Neuroscience News: Writing in the journal Social Psychological and Personality Science a team of researchers from the Netherlands, the UK, the USA and Hong Kong report that people who use profanity are less likely to be associated with lying and deception. via Paul Seagrove at University of Cambridge
'Profanity is obscene language which, in some social settings is considered inappropriate and unacceptable. It often refers to language that contains sexual references, blasphemy or other vulgar terms. It’s usually related to the expression of emotions such as anger, frustration or surprise. But profanity can also be used to entertain and win over audiences.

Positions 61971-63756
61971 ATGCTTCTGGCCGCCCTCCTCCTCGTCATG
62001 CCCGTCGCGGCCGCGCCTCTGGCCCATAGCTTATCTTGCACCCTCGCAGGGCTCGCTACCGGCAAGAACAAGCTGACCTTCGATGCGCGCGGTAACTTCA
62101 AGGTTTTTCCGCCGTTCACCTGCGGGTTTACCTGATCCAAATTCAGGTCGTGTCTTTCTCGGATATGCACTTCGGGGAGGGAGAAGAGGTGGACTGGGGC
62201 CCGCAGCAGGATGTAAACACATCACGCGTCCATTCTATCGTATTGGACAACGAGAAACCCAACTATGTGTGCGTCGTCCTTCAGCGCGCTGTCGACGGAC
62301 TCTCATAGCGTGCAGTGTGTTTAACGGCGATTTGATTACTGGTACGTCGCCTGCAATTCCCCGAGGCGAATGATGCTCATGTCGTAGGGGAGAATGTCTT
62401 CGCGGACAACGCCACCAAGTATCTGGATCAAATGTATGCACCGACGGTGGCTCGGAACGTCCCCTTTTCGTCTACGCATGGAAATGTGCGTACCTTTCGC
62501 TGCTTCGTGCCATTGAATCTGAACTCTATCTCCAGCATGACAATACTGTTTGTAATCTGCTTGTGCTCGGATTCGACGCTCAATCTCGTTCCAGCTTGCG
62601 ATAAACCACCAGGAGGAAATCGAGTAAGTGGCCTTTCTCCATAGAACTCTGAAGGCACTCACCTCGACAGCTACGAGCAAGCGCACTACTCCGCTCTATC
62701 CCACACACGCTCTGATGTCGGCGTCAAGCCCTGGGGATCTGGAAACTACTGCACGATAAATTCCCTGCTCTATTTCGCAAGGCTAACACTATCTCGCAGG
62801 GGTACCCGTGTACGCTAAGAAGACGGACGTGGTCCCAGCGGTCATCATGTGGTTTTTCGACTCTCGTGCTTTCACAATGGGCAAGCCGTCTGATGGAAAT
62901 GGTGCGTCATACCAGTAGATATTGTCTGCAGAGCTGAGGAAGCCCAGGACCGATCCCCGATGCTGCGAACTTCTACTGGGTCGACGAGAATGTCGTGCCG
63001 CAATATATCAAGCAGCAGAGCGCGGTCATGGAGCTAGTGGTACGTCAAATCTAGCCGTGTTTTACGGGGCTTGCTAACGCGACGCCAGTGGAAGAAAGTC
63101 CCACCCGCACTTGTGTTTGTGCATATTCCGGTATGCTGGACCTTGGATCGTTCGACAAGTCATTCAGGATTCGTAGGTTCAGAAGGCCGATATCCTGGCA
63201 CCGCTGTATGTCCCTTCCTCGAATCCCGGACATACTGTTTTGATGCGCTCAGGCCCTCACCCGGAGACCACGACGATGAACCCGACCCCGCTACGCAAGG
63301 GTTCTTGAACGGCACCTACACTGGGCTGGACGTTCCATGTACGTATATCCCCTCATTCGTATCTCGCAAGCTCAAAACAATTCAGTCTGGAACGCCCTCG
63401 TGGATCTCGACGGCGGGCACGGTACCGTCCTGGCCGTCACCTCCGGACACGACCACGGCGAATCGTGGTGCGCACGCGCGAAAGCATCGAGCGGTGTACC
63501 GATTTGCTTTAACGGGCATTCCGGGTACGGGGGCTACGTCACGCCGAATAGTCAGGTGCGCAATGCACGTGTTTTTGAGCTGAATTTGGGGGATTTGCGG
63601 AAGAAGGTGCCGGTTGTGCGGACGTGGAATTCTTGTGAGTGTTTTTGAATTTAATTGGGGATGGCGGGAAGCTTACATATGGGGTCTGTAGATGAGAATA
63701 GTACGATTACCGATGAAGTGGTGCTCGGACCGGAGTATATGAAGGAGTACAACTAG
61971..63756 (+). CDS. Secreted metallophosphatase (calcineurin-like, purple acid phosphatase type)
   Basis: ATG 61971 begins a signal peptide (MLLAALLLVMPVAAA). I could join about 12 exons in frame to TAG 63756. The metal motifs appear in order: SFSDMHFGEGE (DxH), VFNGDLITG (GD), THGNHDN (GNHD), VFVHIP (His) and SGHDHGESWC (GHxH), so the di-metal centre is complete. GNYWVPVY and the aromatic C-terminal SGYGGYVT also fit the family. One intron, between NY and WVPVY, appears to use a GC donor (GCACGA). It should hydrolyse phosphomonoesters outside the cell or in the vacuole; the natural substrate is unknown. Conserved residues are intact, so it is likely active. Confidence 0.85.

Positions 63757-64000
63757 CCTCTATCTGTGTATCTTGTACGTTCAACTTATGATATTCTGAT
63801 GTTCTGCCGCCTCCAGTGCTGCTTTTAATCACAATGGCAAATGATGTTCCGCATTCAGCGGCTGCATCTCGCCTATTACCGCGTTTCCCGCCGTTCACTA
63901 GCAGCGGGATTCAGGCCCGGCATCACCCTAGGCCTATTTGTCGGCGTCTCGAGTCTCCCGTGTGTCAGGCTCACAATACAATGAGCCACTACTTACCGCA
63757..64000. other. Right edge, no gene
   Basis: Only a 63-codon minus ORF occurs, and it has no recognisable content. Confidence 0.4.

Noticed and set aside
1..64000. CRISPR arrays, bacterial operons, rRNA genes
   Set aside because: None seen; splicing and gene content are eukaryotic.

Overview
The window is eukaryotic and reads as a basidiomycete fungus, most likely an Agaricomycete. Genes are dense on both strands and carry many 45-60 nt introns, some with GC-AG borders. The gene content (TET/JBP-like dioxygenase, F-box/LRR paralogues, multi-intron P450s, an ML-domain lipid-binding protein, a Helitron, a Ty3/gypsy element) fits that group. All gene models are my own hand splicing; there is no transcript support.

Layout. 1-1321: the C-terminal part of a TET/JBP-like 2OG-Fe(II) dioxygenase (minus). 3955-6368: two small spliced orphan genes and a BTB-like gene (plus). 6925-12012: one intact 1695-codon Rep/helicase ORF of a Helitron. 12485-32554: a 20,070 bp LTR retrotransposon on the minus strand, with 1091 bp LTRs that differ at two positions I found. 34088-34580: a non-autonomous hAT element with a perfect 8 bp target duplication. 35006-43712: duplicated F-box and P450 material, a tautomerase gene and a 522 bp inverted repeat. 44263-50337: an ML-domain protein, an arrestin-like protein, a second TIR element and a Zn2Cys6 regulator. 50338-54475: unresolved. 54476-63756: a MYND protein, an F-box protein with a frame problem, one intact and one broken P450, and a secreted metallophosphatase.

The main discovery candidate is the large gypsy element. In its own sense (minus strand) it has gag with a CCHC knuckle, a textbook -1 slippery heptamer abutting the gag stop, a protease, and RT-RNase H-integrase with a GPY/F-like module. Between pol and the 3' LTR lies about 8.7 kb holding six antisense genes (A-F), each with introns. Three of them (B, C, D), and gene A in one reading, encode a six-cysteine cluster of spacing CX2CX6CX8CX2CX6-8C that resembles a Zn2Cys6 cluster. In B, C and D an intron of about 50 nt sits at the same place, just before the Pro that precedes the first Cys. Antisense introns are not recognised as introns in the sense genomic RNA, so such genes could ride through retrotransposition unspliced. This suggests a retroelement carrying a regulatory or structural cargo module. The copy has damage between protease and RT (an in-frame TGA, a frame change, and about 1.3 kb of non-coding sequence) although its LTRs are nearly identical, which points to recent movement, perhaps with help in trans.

'There are conflicting attitudes to profanity and its social impact has changed over the decades. In 1939, Clark Gable uttering the memorable line “Frankly my dear, I don’t give a damn” in the film Gone with the Wind, was enough to land the producers a $5,000 fine. Nowadays our movies, TV shows and books are peppered with profane words and, for the most part, we are more tolerant of them.'
"Frankly, We Do Give a Damn :: The Relationship Between Profanity and Honesty" by Gilad Feldman, Huiwen Lian, Michal Kosinski, and David Stillwell here